Thursday, November 3, 2011

KFC, Taco Bell wants food stamps to be used to buy fast food


Fitness Examiner

Yum Brands, corporate owner of KFC, Pizza Hut, Long John Silver's and Taco Bell is lobbying at the federal level to allow foods stamps to be accepted at its fast food restaurants.
Yum Brands claim that the majority of food stamps beneficiaries do not have access to prepared meals, insofar as indicating that a majority are homeless, lacking transportation much less a kitchen, and their next meal may very well be one prepared at a local gas station (see “Fast-Food Giant Lobbies For Food Stamp Acceptance.”)
However, if nearly 40 million Americans use food stamps (according to The New York Times), is Yum Brands making an obtuse implication that nearly 40 million Americans are homeless and without transportation?

According to new research, “forty-two percent of low-income women in the United States are obese, and the rate of obesity is even higher among women who participate in the Supplemental Nutrition Assistance Program -- formerly the food stamp program” said Diane M. Gibson, associate professor at Baruch College.

The program is called “Supplemental Nutrition Assistance” meaning it is meant to enhance or complete (definition of “supplemental”) food purchases necessary for health and growth (definition of “nutrition”). Fast food does none of those things.
Using food stamps to buy fast food became a Facebook status update topic of debate. I asked the following, in the form of an email roundtable, what were their thoughts on food stamps being used to buy fast food:
  • Katie Roets: mother of two (currently on food stamps)
  • John Hymers, PhD: professor or philosophy at La Salle University (with a concentration in food and cuisine)
  • Gina Keatley: founder and director Nourishing NYC, a not-for-profit community food program
  • Stephanie F: artist, writer and mother (currently on food stamps)
  • Sara Lunsford: editor and mother (was on food stamps)
Food stamps is mandated by the government not to be used to purchase “prepared foods,” however Yum Brands, corporate owner of KFC, Pizza Hut and Taco Bell is lobbying at the federal level to allow foods stamps to be accepted at its fast food restaurants. Do you think this is a good idea?

Katie Roets: Absolutely not. The food stamp program was not created as a way for people to treat their families to dining out. It's there to help provide a way to purchase food in families that may otherwise not be able to. I've seen it said before and I have to agree, dining out is not a necessity. Yes, it is easier to run through the drive through than it is to take the time to plan, purchase for and prepare a meal in your own kitchen. However, the food stamp program isn't there to make your life easier on that level. It's there to make sure you can get food to continue to live.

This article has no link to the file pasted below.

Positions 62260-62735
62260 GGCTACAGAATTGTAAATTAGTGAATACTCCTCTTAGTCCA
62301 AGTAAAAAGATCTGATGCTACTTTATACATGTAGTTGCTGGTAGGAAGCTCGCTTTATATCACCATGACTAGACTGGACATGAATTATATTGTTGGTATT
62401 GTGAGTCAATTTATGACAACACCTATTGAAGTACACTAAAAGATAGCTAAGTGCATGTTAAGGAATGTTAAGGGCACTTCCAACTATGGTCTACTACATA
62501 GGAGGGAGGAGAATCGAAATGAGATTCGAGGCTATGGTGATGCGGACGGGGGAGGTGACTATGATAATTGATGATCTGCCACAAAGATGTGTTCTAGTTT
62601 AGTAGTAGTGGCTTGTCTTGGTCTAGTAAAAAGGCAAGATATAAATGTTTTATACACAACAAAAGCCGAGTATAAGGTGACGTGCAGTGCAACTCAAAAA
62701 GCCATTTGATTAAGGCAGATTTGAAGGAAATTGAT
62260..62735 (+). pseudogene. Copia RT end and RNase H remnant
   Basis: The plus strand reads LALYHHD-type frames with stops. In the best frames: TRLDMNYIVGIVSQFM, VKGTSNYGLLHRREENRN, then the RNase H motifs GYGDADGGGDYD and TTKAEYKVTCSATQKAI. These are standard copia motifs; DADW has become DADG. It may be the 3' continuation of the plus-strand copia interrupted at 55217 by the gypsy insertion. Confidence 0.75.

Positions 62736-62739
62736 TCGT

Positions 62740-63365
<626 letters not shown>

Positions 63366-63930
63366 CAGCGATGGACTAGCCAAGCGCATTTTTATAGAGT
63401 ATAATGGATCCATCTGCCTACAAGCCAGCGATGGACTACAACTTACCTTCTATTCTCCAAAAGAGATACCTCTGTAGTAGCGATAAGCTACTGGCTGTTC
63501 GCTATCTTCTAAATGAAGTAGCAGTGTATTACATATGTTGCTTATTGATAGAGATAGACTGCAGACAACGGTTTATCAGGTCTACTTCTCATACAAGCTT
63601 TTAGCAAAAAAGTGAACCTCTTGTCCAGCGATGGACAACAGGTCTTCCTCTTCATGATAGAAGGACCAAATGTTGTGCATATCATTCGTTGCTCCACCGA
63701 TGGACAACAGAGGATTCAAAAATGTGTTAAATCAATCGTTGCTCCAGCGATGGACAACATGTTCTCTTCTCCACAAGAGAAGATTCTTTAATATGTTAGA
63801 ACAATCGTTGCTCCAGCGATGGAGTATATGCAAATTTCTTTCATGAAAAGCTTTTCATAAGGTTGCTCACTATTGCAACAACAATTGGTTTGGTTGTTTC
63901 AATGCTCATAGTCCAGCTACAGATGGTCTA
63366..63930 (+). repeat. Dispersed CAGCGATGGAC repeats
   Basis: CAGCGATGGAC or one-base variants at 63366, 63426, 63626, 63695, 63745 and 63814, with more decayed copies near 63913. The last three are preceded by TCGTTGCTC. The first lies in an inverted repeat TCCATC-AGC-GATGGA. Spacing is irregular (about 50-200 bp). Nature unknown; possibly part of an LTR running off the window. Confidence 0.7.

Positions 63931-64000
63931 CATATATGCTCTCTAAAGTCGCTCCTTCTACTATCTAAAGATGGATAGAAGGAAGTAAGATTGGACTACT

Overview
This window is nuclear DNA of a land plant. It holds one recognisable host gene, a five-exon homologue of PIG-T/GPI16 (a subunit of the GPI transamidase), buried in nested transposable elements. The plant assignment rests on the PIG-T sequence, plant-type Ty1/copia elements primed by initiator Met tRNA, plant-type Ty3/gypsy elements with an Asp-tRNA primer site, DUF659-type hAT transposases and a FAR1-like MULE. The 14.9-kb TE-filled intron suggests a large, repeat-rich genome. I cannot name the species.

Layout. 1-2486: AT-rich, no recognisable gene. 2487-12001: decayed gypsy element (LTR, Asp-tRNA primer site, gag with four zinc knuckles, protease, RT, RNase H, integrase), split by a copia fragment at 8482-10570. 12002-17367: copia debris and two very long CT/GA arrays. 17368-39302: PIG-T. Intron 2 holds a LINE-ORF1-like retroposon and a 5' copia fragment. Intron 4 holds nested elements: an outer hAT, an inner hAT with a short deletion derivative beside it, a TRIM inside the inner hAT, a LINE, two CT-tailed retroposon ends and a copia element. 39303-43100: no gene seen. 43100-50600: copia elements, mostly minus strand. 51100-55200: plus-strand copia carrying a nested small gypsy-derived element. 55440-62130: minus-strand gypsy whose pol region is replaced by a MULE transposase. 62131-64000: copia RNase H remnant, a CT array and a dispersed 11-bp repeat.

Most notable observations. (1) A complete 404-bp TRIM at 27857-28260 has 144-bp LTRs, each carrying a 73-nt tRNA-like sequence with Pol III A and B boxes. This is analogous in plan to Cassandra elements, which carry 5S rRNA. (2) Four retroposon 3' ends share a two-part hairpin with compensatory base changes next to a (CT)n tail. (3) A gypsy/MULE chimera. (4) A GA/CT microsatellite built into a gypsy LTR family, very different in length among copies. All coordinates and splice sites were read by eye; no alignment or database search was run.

Prof. John Hymers: Food stamps at fast food restaurants would encourage recipients to eat poorly, and in so doing, endanger their health. These cheap calories will not be so cheap once they result in any number of diet-related illnesses, which of course will then need to be treated by the health-care system. Moreover, if we see food stamps as temporary assistance, then another mistake is being made. Assistance is a leg up. If we allow food stamps at restaurants, we are - as the old saw goes - giving them a fish instead of teaching them to fish. This cycle of being served only ends up in a complete lack of mastery. Not knowing how - or wanting -  to feed themselves, people can become even more dependent on the fast food industry, which in turn will revel in seeing its role as socially responsible. We can't make anyone want to be responsible for their own health - but we can certainly discourage apathy by not financing it.
Gina Keatley: Fast food is a convenience and the intention of food stamps is to provide needed nourishment, not convenience foods. However, Yum Brands have products that are considered healthy--this is still inappropriate. To that point, Yum Brands sells products in grocery stores that already qualify; they just need to be assembled/prepared.
Stephanie F: I am not against these particular restaurants wanting to implement food stamps. It is certainly up to the individual to seek out what is best for them. Everyone has a right to choose.
Sara Lunsford: Food stamps are supposed to be temporary assistance, not a way of life. It's supposed to be a stop gap, and for emergent needs. Fast food is not an emergent need, unless you're living under a bridge and buys you a cheeseburger. It's a treat or a convenience. Dining out, regardless of fast food or "sit down" restaurant is a luxury. It's also unhealthy. As a temporary assistance, by allowing fast food purchases, we're not enabling people to work. All of the chemicals and processing in fast food adds to depression, weight gain, decreased mental acuity... things that make being a productive member of our society difficult, if not impossible.

If your family qualified for food stamps but were required to take a mandatory, free, one-day educational course on making better food choices, would you do it?

Katie Roets: My family does qualify and does receive food stamps. I would have absolutely no issue with taking a course on healthy food choices. I feel that, as a society, we have gotten lazy especially when it comes to educating people on how to live healthier lives. A program, such as the food stamp program, would be a wonderful place to start. It could include various topics such as what is a healthy food, how to feed your family healthy foods while on a budget and maybe even a cooking segment where the families get to prepare a healthy meal. However, like a lot of single parents, I would prefer to see this broken down into sessions. I have two children, one of whom is special needs, that I pick up from school every day and do homework with. My oldest requires trips to various specialists. It's not always possible for me to get away for an entire day.
Gina Keatley: I would, but I have a love of food already. If families were required to take this class would it be an assembly line or something that the clients can really gain knowledge from?
Stephanie F: I would certainly do it as I am always seeking knowledge on ways that I can eat more healthy.